FARMER 25 12.5
PRIVATE SERVICE 25 12.5
GOVT. SERVICE 50 25
Total 200 100
Education Illiterate 50 25
Below SSC 25 12.5
SSC 50 25
Graduate/PG 25 12.5
Others 50 25
Total 200 100
Less than 4500 60 30
4500- 9500 70 35
9500- 14500 50 25
A Above 14500 20 10
Total 200 100
(Source – Survey Analysis)
Table No. 4.2
The Motives of the Purchase for FMCG Products
MOTIVES Frequency Percentage MOTIVES Frequency Percentage
A. Personal Wash D. Oral Care
1. Fragrance 40 20 1. Taste 30 15
2. Skincare 30 15 2. Bad Breath 40 20
3. Medicinal 15 7.5 3. Whiteness 30 15
4. Enhance beauty 25 12.5 4. Check
5. Brand 30 15 5. Fragrance 20 10
6. Price 20 10 6.Freshness 40 20
7. Packaging 10 5 TOTAL 200 100
8. Small size 30 15 E. Hair Care
TOTAL 200 100 1. Brand 40 20
B. Laundry 2. Price 20 10
1. Fragrance 25 12.5 3. Fragrance 40 20
2. Remove strains 75 37.5 4. Small size 30 15
3. Cleanliness 50 25 5. Hair care 40 20
4. Skin friendly 50 25 6. Good look 30 15
TOTAL 200 100 TOTAL 200 100
C. Skin Care H.
1. Brand 30 15 1. Brand 75 37.5
2. Price 25 12.5 2. Price 25 12.5
3. Packaging 40 20 3. Packaging 70 35
4. Small size 30 15 4. Small size 15 7.5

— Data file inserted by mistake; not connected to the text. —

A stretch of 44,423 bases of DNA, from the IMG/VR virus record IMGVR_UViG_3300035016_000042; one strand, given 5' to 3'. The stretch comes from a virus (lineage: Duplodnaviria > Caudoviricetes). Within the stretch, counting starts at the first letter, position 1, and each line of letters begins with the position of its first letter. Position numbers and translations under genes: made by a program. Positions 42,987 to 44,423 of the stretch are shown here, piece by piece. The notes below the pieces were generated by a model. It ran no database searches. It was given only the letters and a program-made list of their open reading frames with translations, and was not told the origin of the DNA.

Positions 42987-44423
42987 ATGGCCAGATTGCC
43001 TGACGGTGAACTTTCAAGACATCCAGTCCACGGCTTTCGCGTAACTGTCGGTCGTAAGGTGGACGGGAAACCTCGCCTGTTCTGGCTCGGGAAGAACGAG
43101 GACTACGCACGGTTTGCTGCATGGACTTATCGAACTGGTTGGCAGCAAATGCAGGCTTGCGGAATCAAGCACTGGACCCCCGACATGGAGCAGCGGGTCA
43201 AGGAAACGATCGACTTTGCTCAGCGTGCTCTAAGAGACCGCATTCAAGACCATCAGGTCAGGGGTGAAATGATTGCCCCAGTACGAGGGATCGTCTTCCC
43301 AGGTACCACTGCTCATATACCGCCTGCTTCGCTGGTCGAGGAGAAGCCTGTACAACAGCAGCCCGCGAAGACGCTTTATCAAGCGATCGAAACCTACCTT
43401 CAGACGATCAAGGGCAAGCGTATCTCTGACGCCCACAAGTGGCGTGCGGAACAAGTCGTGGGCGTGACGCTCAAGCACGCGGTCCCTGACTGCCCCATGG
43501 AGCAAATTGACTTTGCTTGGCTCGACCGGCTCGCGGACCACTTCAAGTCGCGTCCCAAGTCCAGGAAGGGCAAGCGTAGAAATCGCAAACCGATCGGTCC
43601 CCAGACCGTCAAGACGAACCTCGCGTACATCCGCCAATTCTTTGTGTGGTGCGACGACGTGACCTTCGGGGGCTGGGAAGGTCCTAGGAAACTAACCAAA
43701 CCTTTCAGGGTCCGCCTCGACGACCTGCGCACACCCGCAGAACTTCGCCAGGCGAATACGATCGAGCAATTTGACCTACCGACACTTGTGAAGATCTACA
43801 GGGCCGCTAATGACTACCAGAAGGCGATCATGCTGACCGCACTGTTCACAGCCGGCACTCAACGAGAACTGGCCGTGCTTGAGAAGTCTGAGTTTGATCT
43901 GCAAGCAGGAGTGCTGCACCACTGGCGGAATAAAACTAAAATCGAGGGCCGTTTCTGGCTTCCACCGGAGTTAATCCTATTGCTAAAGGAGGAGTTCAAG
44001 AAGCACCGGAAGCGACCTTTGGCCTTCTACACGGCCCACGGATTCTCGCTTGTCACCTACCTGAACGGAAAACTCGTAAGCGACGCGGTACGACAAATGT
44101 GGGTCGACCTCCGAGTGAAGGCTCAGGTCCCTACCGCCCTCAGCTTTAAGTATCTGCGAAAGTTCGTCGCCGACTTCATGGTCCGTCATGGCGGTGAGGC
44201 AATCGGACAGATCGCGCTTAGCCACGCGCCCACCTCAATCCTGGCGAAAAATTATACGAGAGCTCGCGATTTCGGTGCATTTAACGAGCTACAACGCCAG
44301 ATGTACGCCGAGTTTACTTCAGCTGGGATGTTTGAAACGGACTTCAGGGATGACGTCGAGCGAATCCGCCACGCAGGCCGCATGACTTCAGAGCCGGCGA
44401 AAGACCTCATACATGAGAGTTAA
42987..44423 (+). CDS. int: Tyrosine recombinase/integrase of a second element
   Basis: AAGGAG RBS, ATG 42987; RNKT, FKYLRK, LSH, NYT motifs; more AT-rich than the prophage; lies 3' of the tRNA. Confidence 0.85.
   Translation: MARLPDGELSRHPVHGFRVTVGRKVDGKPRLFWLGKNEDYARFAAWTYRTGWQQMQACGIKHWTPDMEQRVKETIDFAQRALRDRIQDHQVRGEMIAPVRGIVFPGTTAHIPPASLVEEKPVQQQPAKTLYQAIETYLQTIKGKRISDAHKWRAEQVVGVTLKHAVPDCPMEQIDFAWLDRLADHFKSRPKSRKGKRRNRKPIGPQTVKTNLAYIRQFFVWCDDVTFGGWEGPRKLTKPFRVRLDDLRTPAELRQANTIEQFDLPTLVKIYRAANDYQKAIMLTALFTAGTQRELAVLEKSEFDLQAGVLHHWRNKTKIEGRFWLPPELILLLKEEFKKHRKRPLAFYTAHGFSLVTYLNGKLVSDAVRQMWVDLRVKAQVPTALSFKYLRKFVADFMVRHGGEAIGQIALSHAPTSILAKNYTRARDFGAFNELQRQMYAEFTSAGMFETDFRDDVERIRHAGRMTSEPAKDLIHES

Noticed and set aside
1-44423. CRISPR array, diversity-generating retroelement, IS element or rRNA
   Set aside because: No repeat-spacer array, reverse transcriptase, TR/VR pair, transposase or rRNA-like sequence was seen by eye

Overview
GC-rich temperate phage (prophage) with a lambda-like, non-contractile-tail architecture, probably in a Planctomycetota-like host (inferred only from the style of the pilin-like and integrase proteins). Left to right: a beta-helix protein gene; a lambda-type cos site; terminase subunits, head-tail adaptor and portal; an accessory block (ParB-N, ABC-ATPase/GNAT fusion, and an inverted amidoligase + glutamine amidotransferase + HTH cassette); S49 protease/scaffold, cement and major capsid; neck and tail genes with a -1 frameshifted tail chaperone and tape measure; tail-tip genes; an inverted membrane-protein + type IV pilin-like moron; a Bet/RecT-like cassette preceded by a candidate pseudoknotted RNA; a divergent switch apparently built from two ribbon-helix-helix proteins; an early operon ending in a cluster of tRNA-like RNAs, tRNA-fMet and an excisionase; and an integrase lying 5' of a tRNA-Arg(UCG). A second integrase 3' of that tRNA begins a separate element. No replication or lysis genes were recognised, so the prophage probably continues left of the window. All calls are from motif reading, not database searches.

5. Fragrance 15 7.5 5. Fragrance 15 7.5
6. Enhance beauty 30 15 TOTAL 200 100
7. Skincare 30 15
TOTAL 200 100
(Source – Survey Analysis)
Table No-4.3 is showing the mean, SD and calculated Z-value (which has been
compared to 1.96) of the factors affecting purchase decision based on 4 „A‟s (i.e.
Awareness, Affordability, Adoptability and Availability) and Parameters (40) wise
in rural India. This table shows the results of test of hypothesis of 4 A`s with their
different Parameters wise. Here “A” indicates that „Ho is accepted‟ and “R”
indicates that „Ho is rejected‟.
Table No. 4.3 showing the Mean values, SD and calculated Z- value
EXPECTATION OBSERVATIONS Z
FACTORS Mean SD Mean SD
PRODUCT 4.41 0.87 3.98 1.18 2.93 R